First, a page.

The ongoing probe into a Rp 35 billion ($3.7 million) graft case linked to the procurement of Korans at the Religious Affairs Ministry could uncover more corruption cases there, antigraft watchdogs say.
“Hopefully the KPK [Corruption Eradication Commission] hasn’t forgotten about corruption [allegations] surrounding the hajj pilgrimage,” Firdaus Ilyas of Indonesia Corruption Watch said on Saturday, referring to the Muslim pilgrimage to Mecca. “The Koran case could be a way in to expose bigger corruption.”
Last week, the KPK charged Golkar Party legislator Zulkarnaen Djabar and a businessman identified only as D.P. with two graft cases related to the Koran procurement. In the first case, Zulkarnaen was believed to have received a bribe for approving the budget. The second case concerns corruption during the procurement process.
ICW researcher Ade Irawan said that since 2009, his group had also been pushing for the KPK to investigate irregularities linked to the annual hajj pilgrimage fund and management, both managed exclusively by the ministry.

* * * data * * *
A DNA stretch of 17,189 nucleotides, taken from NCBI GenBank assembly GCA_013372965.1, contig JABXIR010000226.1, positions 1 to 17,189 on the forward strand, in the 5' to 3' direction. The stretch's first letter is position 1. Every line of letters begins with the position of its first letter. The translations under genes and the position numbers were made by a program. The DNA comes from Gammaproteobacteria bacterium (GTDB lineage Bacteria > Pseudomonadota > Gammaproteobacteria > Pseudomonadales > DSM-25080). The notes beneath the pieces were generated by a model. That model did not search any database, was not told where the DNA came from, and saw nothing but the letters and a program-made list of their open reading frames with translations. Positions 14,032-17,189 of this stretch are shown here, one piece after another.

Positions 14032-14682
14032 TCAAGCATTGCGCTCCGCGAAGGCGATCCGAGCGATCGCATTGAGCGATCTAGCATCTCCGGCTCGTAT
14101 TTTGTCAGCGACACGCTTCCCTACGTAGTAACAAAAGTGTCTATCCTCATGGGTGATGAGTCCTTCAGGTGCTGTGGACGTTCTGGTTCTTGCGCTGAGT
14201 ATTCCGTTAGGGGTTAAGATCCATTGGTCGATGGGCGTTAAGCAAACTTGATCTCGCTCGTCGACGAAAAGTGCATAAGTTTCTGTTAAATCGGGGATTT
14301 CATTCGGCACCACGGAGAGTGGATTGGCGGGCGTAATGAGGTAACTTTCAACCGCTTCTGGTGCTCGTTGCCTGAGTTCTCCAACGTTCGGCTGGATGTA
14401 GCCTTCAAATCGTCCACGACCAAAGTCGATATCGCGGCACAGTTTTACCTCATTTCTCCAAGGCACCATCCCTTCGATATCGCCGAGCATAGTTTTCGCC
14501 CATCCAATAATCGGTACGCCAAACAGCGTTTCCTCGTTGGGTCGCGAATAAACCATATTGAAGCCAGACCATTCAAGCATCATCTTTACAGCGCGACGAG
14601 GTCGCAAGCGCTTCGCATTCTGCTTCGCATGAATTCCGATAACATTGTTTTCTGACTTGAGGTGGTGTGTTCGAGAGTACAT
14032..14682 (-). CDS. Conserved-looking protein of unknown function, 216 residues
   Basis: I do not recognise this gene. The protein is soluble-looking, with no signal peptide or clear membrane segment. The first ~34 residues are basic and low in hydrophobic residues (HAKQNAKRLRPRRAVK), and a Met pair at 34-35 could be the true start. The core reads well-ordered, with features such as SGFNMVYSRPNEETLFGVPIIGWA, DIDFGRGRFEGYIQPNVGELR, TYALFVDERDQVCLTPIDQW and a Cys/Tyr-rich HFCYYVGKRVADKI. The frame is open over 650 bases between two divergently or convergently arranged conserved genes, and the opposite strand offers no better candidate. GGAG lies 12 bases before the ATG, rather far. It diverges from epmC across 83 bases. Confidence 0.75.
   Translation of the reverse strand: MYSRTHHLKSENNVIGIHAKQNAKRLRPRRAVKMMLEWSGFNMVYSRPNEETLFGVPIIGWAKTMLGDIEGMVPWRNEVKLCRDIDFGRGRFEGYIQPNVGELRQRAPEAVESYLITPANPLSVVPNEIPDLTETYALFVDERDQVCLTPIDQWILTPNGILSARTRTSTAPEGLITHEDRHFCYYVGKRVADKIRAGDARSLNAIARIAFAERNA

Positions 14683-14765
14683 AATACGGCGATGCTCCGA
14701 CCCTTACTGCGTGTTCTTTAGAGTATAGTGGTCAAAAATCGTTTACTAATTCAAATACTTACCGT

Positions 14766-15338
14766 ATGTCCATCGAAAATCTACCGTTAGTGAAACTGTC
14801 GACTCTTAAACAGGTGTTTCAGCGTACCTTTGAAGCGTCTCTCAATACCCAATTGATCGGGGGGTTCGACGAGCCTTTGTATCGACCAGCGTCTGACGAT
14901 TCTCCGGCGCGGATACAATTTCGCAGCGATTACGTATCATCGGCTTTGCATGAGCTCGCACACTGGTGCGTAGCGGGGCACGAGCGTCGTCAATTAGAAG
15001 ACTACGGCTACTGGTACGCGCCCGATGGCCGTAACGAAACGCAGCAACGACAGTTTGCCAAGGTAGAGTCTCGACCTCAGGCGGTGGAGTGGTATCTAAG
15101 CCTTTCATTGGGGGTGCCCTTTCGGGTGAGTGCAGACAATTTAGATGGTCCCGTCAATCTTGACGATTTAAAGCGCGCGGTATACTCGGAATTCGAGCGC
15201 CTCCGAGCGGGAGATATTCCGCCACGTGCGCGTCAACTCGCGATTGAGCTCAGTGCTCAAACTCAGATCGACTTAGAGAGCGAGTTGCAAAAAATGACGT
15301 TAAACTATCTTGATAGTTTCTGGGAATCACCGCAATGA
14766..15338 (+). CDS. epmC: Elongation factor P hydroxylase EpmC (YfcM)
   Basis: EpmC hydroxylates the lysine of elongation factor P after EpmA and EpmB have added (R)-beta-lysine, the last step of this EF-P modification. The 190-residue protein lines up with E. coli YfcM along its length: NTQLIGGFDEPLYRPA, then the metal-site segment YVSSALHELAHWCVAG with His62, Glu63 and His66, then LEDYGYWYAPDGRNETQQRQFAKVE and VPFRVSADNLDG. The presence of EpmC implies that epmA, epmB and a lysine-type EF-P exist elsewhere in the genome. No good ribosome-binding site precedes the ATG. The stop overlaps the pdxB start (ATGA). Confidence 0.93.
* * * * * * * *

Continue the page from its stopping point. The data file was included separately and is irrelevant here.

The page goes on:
“Corruption surrounding the hajj has many forms and involves top officials at the ministry and the House of Representatives,” Ade said.
Saudi Arabia established a quota of 211,000 pilgrims for Indonesia last year. The current number of Indonesians registered for the hajj is 1.4 million, a backlog of more than six years’ worth of pilgrimage hopefuls. Their deposits, totaling Rp 38 trillion, are held in ministry accounts.
The KPK warned in February that this massive balance raised the possibility of misappropriation of bank interest, which is worth around Rp 1.7 trillion annually.
The government has announced plans to raise the price of the pilgrimage from $3,537 per pilgrim last year to $3,715.
Uchok Sky Khadafi, from the Indonesian Forum for Budget Transparency (Fitra), said the ministry had enjoyed billions of rupiah from the interest on deposits alone.